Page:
What’s next for the founders? Lum has his own Richmond business consultancy firm called Easy Co., focused on butchery, agriculture, and sustainable food. Greene meanwhile, who was a chef before he was a butcher, has returned to the kitchen as Executive Chef of Common House. “At Common House, I have brought with me the same local and ethical sourcing that we applied to JM Stock,” says Greene. “Being back in a kitchen feels right. I am a pretty good butcher, but at the end of the day, I’m a much better chef.”

It has been an incredible gift to open and build a business that helped to change the shape of food culture in Charlottesville. To watch Charlottesville as a community go from thinking that shopping at Whole Foods was enough to a community that actively engages and analyzes their food sources has been very powerful. As a whole this community challenged me and James to be better than we were, they supported us when we fell short, and they embraced us unconditionally. We are grateful and humbled for the opportunities we’ve been given in the last 4.5 years and are thrilled to see what the future holds.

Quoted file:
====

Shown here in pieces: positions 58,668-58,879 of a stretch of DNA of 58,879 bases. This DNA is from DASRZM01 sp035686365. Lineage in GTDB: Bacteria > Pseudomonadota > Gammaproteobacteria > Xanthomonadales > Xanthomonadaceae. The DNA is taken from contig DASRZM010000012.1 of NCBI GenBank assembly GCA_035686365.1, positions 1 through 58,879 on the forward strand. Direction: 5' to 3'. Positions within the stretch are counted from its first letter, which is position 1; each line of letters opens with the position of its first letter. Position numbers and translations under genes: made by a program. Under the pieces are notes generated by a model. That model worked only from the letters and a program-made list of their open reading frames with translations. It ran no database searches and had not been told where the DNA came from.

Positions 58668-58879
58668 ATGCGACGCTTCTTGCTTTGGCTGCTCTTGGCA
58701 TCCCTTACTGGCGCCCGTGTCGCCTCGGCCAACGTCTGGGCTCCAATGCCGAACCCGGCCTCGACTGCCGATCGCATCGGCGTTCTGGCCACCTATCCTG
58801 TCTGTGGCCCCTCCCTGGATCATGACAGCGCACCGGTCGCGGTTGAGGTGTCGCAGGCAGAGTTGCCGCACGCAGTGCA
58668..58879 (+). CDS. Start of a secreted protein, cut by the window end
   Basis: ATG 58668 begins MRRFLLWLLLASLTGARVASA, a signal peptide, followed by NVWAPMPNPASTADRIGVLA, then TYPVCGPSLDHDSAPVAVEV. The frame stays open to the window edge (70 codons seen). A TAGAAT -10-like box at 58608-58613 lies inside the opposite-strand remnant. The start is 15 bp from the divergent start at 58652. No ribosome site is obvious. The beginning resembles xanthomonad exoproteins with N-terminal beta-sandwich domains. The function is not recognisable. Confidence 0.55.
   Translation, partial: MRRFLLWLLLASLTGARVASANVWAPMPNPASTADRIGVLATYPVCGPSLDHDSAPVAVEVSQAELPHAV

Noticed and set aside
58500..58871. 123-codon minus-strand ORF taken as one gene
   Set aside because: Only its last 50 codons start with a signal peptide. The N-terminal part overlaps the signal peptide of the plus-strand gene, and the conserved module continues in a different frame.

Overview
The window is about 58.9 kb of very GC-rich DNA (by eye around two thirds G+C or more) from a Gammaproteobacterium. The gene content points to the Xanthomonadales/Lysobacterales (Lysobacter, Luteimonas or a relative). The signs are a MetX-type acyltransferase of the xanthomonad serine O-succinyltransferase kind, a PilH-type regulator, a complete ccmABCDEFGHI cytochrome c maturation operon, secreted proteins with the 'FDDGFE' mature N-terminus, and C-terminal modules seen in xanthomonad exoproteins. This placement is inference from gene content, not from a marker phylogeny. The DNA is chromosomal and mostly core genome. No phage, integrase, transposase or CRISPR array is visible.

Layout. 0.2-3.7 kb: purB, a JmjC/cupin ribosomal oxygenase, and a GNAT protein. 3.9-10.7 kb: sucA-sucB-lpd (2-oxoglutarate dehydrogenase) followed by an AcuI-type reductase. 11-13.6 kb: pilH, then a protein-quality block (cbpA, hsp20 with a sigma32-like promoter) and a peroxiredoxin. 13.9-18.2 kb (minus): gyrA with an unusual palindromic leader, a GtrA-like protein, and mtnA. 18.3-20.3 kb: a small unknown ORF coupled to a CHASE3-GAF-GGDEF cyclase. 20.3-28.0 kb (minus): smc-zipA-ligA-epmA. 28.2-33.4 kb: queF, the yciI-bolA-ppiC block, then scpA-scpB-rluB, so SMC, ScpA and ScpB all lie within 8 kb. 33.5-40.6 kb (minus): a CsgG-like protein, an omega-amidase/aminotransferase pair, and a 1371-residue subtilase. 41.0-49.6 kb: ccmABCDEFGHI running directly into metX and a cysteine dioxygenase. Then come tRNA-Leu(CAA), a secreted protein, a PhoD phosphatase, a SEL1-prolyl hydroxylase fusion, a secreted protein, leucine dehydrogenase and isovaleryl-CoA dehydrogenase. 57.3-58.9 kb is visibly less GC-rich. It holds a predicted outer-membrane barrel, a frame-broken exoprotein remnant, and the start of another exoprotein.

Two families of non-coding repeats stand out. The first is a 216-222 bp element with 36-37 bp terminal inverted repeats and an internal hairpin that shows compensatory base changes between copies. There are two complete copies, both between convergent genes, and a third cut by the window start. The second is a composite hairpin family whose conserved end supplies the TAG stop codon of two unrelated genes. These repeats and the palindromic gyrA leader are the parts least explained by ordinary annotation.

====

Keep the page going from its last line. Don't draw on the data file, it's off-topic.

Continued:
–  Matt Greene, co-founder, JM Stock Provisions

Thank you to Matt and James for bringing JM Stock to Charlottesville. And, thank you to Calder for carrying the torch.

Calder

Ben Moore-Coll, Calder Kegley, and Alex Import.

Charlottesville’s Signature Dish Revealed

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Thank you, Charlottesville, for all of your help in our search for Charlottesville’s signature dish. It has been honor to work with three of our region’s greatest culinary minds on Charlottesville food past and present. Craig Hartman is the acclaimed chef-owner of The BBQ Exchange, who founded the restaurant at Clifton Inn, and has studied Virginia cuisine for decades. Dr. Leni Sorensen is the retired African American Research Historian at Monticello, who still lectures and writes on food history, and may know as much about our region’s food as anyone alive. And, Ira Wallace is the co-owner of Southern Exposure Seed Exchange who also serves on the boards of the Organic Seed Alliance, the Organic Seed Growers and Trade Association and the Virginia Association for Biological Farming.

We began months ago with one question: among the great bounty our region has to offer, what dish distinguishes us most? We consulted menus, clippings, history books, and cookbooks by influential Virginians like Mary Randolph and Edna Lewis. We heard from chefs, home cooks, servers, historians, writers, consumers, local food enthusiasts, and more. And, while we have received many great ideas, there is one dish we never could escape.